Norman MacLeod of MacLeod, 23rd Chief, died suddenly in 1801, and was succeeded by his son John Norman MacLeod of MacLeod, 24th Chief, who carried out further improvements to the Castle and added the entrance from the east. He sold Glenelg for a staggering £100,000 but cleared large areas of Bracadale to make way for sheep. He failed to be elected M.P. for Inverness-shire but amassed more debts and he entailed the estate. He also died suddenly, in 1835, going to vote at his own election.

James Macleod, 12th of Raasay, created a magnificent mansion on the Isle of Raasay, but his son John Macleod, 13th of Raasay, was forced to sell the island in 1843. He emigrated to South Australia and was eventually succeeded by his nephew, Loudoun Hector Macleod, 16th of Raasay, who had been born on Tasmania.

Norman MacLeod of MacLeod
Patrick MacCrimmon, about 1715, as he might have looked, wearing MacLeod's livery. He was the father of Malcolm and Donald MacCrimmon.
Old Raasay House, at the centre, was enlarged by James Macleod, who added an elegant new block infront, about 1805. The kitchen block, left, was added in the late 19th century. © Ruari Halford-MacLeod 1976
John Norman MacLeod built a new courtyard, to the east of the castle, and made a grand entrance. © Ruari Halford-MacLeod from "Building Dunvegan Castle" 1993

The 19th and 20th Centuries

Norman MacLeod of MacLeod 24th Chief, succeeded his father and remodelled the Castle extensively, adding the pepper-pot towers on the corners. During the potato famine of the late 1840s he remained in Skye and fed more than 8,000 people on his estates. The effort crippled him, financially, and he was forced to hand over the estate to trustees. He went south to London and took employment at the Victoria and Albert Museum. The castle was let for summer visitors. Norman MacLeod of MacLeod left three sons and died in 1895.

Norman Magnus MacLeod of MacLeod, 26th Chief, entered the Army and served in India. On the outbreak of the Zulu War, in 1878, he was appointed Political Agent on the Transvaal border and led a Swazi army in the defeat of the Pedis. The entail of the Estate stipulated that the Castle would pass only to a male, and failing the male line, to the daughter of the last surviving son. Ian Breac MacLeod, the only male heir and son of Canon Roderick, Norman Magnus? youngest brother, had been killed in 1915. Norman Magnus died in 1929 and was succeeded by his brother, Reginald.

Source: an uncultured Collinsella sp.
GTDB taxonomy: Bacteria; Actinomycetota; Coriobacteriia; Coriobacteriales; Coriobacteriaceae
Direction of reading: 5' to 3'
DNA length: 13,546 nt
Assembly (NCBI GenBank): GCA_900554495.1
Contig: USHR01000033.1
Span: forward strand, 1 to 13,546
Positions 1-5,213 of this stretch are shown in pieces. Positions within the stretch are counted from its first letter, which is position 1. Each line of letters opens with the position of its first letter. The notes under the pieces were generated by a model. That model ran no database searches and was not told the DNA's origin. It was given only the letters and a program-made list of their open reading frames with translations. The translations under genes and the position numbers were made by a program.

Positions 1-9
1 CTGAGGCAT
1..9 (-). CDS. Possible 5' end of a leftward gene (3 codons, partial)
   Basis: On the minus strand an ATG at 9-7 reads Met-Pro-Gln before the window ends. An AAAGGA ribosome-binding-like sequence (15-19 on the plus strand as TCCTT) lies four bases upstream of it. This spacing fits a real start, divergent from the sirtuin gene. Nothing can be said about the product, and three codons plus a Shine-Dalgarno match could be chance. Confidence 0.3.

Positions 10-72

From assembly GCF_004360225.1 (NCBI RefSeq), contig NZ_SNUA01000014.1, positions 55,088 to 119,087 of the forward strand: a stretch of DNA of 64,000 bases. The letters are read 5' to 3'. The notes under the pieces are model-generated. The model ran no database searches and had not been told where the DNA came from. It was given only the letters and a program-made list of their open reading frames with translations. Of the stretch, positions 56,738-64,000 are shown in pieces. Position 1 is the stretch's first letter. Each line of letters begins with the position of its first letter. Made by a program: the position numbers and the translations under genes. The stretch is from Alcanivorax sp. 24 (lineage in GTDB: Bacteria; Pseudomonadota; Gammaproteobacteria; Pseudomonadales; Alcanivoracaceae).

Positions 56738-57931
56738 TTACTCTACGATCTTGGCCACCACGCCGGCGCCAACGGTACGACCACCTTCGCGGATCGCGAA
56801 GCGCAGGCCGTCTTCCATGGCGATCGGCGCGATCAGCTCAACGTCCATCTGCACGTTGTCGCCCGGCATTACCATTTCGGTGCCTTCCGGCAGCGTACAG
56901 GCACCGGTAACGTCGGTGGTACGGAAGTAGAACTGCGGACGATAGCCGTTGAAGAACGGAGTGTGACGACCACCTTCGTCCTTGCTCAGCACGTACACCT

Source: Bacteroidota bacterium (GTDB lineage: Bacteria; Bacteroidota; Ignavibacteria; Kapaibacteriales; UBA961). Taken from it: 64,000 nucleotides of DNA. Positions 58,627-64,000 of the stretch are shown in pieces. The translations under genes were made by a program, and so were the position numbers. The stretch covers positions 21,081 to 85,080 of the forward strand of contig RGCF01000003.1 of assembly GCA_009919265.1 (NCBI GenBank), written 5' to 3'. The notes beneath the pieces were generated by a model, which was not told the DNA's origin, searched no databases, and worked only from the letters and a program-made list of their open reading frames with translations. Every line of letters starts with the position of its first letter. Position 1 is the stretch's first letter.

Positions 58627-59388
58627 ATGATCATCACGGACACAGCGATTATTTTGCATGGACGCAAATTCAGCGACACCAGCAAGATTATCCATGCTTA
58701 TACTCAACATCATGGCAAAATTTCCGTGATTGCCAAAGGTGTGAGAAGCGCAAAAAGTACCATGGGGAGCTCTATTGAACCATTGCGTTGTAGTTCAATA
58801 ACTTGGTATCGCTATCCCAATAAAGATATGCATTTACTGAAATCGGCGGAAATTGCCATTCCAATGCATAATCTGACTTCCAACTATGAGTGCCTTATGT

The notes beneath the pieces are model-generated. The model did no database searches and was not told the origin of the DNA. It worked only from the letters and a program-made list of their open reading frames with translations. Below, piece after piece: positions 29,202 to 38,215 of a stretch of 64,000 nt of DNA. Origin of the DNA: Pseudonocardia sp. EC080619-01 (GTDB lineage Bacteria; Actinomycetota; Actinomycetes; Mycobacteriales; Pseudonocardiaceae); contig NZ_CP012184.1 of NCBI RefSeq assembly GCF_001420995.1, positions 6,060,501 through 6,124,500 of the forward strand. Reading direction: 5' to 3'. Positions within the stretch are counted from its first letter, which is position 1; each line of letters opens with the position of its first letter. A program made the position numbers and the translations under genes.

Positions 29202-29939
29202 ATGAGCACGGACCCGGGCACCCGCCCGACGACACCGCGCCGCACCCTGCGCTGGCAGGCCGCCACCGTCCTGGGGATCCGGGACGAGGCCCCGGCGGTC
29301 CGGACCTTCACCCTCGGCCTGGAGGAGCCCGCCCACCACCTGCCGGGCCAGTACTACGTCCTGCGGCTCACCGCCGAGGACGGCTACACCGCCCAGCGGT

Sir Reginald MacLeod of MacLeod, 27th Chief, led a distinguished public service and business career in London and Edinburgh. He modernised the Castle by bringing electricity, heating and plumbing to the rooms. He was the first President of the Clan MacLeod Society. When his younger brother, Canon Roderick, died in March 1934, Sir Reginald?s eldest daughter, Flora, became his heir.

Dame Flora MacLeod of MacLeod was born, in 1878, at 10 Downing Street, London, the home of her grandfather, Lord Northcote, Chancellor of the Exchequer. In 1901 she married Hubert Walter, of the Times, and had two daughters, Alice and Joan. When her father became Chief, Flora was elected President of the Clan MacLeod Society. Always active in politics, she went to live with her father in Skye and became a County Councillor. In 1935 the Clan MacLeod Magazine was first published.

On the death of her father, Sir Reginald, in August 1835, Flora inherited Dunvegan Castle and the MacLeod estate. She was granted arms by Lord Lyon King of Arms and was recognised as Chief of the Clan by the Clan MacLeod Society.

During the Second World War she met and entertained many overseas MacLeodsand from 1947 travelled widely around the world, establishing Clan MacLeod Societies in the USA, Australia, New Zealand and Canada. Flora MacLeod was honoured with a D.B.E. for her work.

In 1956 Dame Flora instituted the first Clan MacLeod Parliament on the occasion of the coming of age of her grandson and heir, John MacLeod, the second son of Joan Walter and Robert Wolrige-Gordon. Queen Elizabeth and Prince Philip visited Dunvegan Castle that day.

Dame Flora died in her 98th year in 1976.

John MacLeod of MacLeod, 29th Chief, was born in 1935, the second son, and eldest of twins, to Robert Wolrige-Gordon and JoanWalters, the younger daughter of Dame Flora. While his elder brother inherited the Wolrige-Gordon estate, John changed his name to MacLeod of MacLeod, and became heir to his grandmother?s MacLeod estate. He has done much to modernise the Castle and estate and has travelled to the USA, Canada, Australia, New Zealand, France, Germany and South Africa to visit Clansfolk.

Chief John died suddenly in February 2007.

Hugh MacLeod of MacLeod, 30th Chief, succeeded his father. He is a film producer, with his wife Frederique. They have a son Vincent, born in 2000. Chief Hugh divides his time between his work in London and Dunvegan Castle in Skye.


Torquil Roderick Macleod, 17th of Raasay, was the grandson of Loudoun Hector Macleod. He served in the Second World War and was farmer in Tasmania. He took an interest in the Clan and matriculated arms at the Lyon Court, as Macleod of Raasay. Torquil Roderick attended several Clan Parliaments at Dunvegan.

In 1988 Torquil Roderick Macleod, 17th of Raasay, was officially recognised, by Lord Lyon King of Arms, as Torquil Roderick Macleod of the Lewes and Chief and Head of the baronial House of Macleod of the Lewes.

Chief Roderick died in 2001 and was succeeded by his eldest son Torquil Donald Macleod, Chief of the Lewes and by his younger son Roderick John Macleod, 18th Chief of the Macleods of Raasay.


Norman MacLeod remodelled the castle extensively and added pepper-pot towers to the corners.
Snow on the Cuillin Hills of Skye
Dame Flora and  John Macleod of Macleod, 29th Chief.